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New Jersey’s ban on single-use carryout bags and polystyrene foam containers will go into effect one year from now, or May 2022! This victory was the result of the groundswell of concern over the damage being caused to our environment by waste and single-use plastics. This is only the beginning of the paradigm shift toward zero waste happening in New Jersey, across the U.S., and around the world. In the next part of our ReThink Disposable Blog Series, we will take a look at state policies in the works that will move us ever closer toward a zero waste future. (You can read Part 1 of the series here and Part II here.

Part III: Next Steps for Statewide Zero Waste Policies

Right on the heels of New Jersey’s bag ban is a new bill (S2515) that would require manufacturers of rigid plastic containers, beverage containers, glass, and paper products to increase the percentage of post-consumer recycled content in their products. Post-consumer recycled content bills, like the one in NJ, are popping up across the country, along with bottle deposit bills, Right to Repair bills, bans and fees on plastics that are difficult to recycle, state procurement policies that prioritize recycled and reused products, and pay-as-you-throw programs.

While we cannot recycle our way out of the global plastic pollution crisis, these bills aim to improve recycling markets by creating a demand for and cleaner supply of recyclable materials than what recyclers and manufacturers currently have to work with - a contaminated mixture of all sorts of plastics and garbage that is really difficult to recycle into new products. These bills are an important step in stopping the production of virgin single-use plastics and keeping plastics out of polluting incinerators and landfills and the environment.

Clean Water Action is working with the New Jersey bill's sponsor, State Senator Bob Smith, and NJ Department of Environmental Protection (NJDEP) to make sure it establishes the fastest possible timeline for reaching its goals. The NJDEP has requested an extended timeline to develop sufficient infrastructure and cleaner supply of recyclable materials for recyclers and manufacturers. However, with the possible exception of California, recycling markets are not confined within state lines. They tend to be more regional. With the continued regional, national, and global momentum toward zero waste, infrastructure and supply are already on their way to fixing themselves with new innovations and policies. NJ and other states need to write these laws with the actions of the entire region in mind and be aspirational with our timelines.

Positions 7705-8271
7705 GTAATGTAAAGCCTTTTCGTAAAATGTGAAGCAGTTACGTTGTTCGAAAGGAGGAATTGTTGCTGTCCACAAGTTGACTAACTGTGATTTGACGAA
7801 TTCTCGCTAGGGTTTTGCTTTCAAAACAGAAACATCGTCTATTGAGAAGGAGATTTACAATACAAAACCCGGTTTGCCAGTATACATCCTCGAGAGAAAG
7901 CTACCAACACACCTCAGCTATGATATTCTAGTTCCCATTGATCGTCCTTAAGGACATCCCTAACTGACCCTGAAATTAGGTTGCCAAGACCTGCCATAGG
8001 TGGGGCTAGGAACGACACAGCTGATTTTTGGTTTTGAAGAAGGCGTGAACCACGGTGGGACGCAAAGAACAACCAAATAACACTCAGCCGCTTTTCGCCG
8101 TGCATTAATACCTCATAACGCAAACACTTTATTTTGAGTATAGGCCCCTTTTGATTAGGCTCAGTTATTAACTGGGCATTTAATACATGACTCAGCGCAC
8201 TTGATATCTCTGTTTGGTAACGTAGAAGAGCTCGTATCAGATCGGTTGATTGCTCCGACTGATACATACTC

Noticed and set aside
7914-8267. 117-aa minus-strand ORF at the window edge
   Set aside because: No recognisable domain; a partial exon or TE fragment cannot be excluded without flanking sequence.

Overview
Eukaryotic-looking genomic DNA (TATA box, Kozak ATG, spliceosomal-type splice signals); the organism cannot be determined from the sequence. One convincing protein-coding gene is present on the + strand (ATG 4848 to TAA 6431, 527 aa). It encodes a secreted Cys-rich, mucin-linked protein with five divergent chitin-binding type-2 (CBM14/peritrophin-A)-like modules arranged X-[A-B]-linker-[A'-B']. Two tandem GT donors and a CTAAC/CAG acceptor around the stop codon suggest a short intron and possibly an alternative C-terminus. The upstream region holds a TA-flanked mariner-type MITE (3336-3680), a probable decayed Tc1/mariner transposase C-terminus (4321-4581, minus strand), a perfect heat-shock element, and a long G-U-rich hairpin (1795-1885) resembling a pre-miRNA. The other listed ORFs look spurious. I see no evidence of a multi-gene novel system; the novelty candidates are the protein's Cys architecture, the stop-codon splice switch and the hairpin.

About a dozen states are considering extended producer responsibility (EPR) bills, another type of zero waste policy that often includes post-consumer recycled content standards. EPR policies come in many forms but generally aim to hold the producers of plastic and paper packaging responsible for the costs associated with managing waste so that these costs are not placed on municipalities and taxpayers. EPR bills often require producers to develop plans to finance local recycling programs and infrastructure, as well as incentivize redesign of packaging to be more readily recyclable, or better yet, avoided or reusable. 

Successful versions of EPR policies already exist in the form of producer take-back for products like batteries and paint. However, unintended problems happen when private industry (even when acting through non-profit “producer responsibility organizations”) has control over what product stewardship plans look like and how funding is spent. For example, some industry-controlled EPR programs have opened up opportunities for incineration and chemical recycling, dangerous false solutions promoted by the chemical industry and big waste management corporations.

Alternative versions of EPR for packaging materials promote more democratic control by state and local governments over how much funds are needed and where they should be spent. The problem is that with about a dozen EPR bills in the works all over the country, the chemical industry and manufacturers are starting to realize EPR might happen whether they like it or not. Lobbyists from the American Chemistry Council and packaging industry are shifting toward supporting these corporate-controlled versions of EPR.  With the support from these powerful groups or neutralized lack of opposition, these corporate versions of the bill are more likely to pass, giving control over the recycling industry to polluters. 

While post-consumer recycled content and EPR are gaining momentum, there are many other statewide policies that can influence regional and national movement toward zero waste. States and local organizers should consider the following zero waste options:

  • Eliminate incineration and chemical recycling from any tax credits or subsidies relating to renewable energy or recycling. 
  • Ban compostable organics from landfill or incineration.
  • Fund local zero waste systems that focus on reuse. 
  • Turn off the plastic pollution tap by rejecting fossil fuel infrastructure projects that support the industry at the root of the problem.

Many of these ideas are already in the works in New Jersey and other states. Because solid waste tends to be regionally managed and has regional impacts, we are going to need coordinated efforts between states and regions in addition to local community-based solutions to get these over the finish line and to get out ahead of the chemical industry and other plastic polluters. 

Check out what other Clean Water Action states are doing on the zero waste front:



Rhode Island 




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